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How Deworming Changed Gaston's Life

Gaston should have been running, playing, and studying like any 10-year-old boy in Burundi. But instead, he was fighting an infestation of intestinal worms — parasites that stole his life.

Gaston’s mother, Imelde, reports that her son was vomiting after every meal. He would refuse food because he didn’t have an appetite. And, he didn’t have the energy to attend school.

Imelde had plenty of challenges without caring for a sick son. Gaston’s father abandoned the family four years ago. She had land to farm but her plot was tiny. Burundi is the 14th most densely populated country in the world, so few have enough productive land to feed their families. Years of civil war and continuing unrest have torn apart families and made futures uncertain. Many Burundians fled to neighboring countries for years, decades even. And they returned with little more than the clothes on their backs.

You can watch Gaston’s story here:

Deworming: Gaston’s Mystery Illness

Imelde didn’t know why Gaston was so sick. She paid traditional healers for answers and healing, but her money was wasted.

When Food for the Hungry entered her community in 2015, she joined a mother’s group, or “care group.” Mothers of young children like Imelde met to hear about ways to improve their child’s health, hygiene, and nutrition. Imelde heard about the scourge of intestinal worms that is so prevalent, the government asked FH to help them run a nationwide deworming campaign. FH has, since 2009, provided enough deworming medicine to cure every child in Burundi.

Burundi’s Ministry of Health uses FH’s donation, which is made possible by gifts from our supporters, to run deworming clinics at schools every six months. There, children line up to receive a dose of the medicine that brings them back to health.

Burundian boy washing hands with tippy tap

Gaston practicing good hygiene — washing his hands with a tippy tap. And, he’s wearing shoes, which prevents worms from entering the soles of his feet.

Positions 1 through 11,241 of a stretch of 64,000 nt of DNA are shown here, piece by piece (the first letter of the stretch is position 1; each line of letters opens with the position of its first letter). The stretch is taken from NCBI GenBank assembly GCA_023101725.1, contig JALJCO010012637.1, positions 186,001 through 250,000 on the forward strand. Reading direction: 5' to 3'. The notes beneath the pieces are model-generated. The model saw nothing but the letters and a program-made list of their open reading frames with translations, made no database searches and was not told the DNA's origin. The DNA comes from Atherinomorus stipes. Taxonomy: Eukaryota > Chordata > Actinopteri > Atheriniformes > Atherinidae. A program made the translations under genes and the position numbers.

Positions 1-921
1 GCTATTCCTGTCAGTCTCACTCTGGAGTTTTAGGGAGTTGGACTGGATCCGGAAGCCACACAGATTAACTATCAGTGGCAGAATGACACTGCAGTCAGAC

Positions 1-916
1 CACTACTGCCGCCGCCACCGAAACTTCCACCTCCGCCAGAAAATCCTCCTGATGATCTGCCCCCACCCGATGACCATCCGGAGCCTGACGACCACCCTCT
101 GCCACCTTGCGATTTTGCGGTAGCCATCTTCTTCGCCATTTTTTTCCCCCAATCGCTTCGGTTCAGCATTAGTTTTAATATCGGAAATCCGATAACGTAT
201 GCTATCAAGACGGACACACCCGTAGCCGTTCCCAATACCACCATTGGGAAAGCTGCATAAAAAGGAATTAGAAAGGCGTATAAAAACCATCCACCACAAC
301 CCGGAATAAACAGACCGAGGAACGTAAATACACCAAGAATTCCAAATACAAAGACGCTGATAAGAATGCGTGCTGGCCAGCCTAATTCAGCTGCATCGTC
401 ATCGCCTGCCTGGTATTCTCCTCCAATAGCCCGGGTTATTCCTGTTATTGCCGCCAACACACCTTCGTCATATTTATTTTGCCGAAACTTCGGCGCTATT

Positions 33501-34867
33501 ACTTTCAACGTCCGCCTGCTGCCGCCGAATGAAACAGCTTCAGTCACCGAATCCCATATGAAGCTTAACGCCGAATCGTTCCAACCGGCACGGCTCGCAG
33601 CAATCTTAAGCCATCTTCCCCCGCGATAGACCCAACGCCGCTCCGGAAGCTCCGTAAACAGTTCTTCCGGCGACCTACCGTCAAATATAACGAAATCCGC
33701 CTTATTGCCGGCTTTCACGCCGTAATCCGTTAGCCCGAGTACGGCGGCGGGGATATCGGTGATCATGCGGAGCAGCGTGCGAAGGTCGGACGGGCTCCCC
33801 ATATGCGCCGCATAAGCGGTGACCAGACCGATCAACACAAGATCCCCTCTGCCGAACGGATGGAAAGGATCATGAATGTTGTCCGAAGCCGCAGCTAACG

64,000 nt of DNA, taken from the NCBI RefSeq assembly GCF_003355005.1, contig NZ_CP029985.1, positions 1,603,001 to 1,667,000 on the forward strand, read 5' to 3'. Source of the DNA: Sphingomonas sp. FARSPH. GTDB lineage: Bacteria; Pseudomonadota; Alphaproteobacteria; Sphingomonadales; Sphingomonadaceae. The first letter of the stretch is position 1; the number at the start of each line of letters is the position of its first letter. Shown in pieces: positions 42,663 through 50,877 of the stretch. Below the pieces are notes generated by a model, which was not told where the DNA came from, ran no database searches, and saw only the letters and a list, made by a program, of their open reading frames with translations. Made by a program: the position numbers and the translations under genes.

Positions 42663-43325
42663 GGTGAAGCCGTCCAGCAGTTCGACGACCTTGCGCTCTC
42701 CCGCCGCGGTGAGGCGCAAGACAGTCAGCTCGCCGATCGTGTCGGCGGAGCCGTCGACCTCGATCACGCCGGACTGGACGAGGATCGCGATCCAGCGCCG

Deworming Tied to School Success

For Gaston, the physical symptoms of his illness left him sad. “I was lonely, I was weak, I was hopeless, and sometimes wished to die,” Gaston said. Additionally, there was another serious implication: Children with worms miss a lot of school. Their performance suffers and they begin to dislike school. Since school fees are a hard sacrifice, parents often decide it’s better that the children quit school if they’re performing poorly.

In the late 1990s, a study by Edward Miguel and Michael Kremer examined how deworming impacted school children and found that absenteeism fell by 25 percent. Ten years later, they found that the young adults who took deworming medications earned 20 percent more annually and worked more hours weekly than those who had not taken the medicine.

Deworming Medicine Aren’t the Only Solution

At the same time, FH works to prevent children from worm infestations by providing access to clean water, and encouraging the children to wear easily affordable footwear. Most commonly, children contract worms via contaminated water, or from walking barefoot on infested soil. At times, FH has provided families with children’s’ shoes to prevent infestations.

For Imelde, FH provided more than information about how to treat worms. She joined a savings group and saved enough to build her own house. She bought a goat and a pig. In time, families like Gaston’s have enough income to buy their own shoes.

“My dream now is to support my children until they complete studies up to the university level,” said Imelde.

And what about Gaston’s dreams? Due to regular deworming, plus better health and hygiene practices in his home, he’s now healthy, active, and dreaming big. He hopes, he says, to become Burundi’s president one day.

Boy carrying yellow water jug

Now that he’s free of worms, Gaston has the energy to fetch water — with a smile.

Continue Reading:

How to Explain the Importance of Handwashing

These Books Will Change the Next Generation in Burundi

On the Front Lines: Preventing Coronavirus in Cox’s Bazar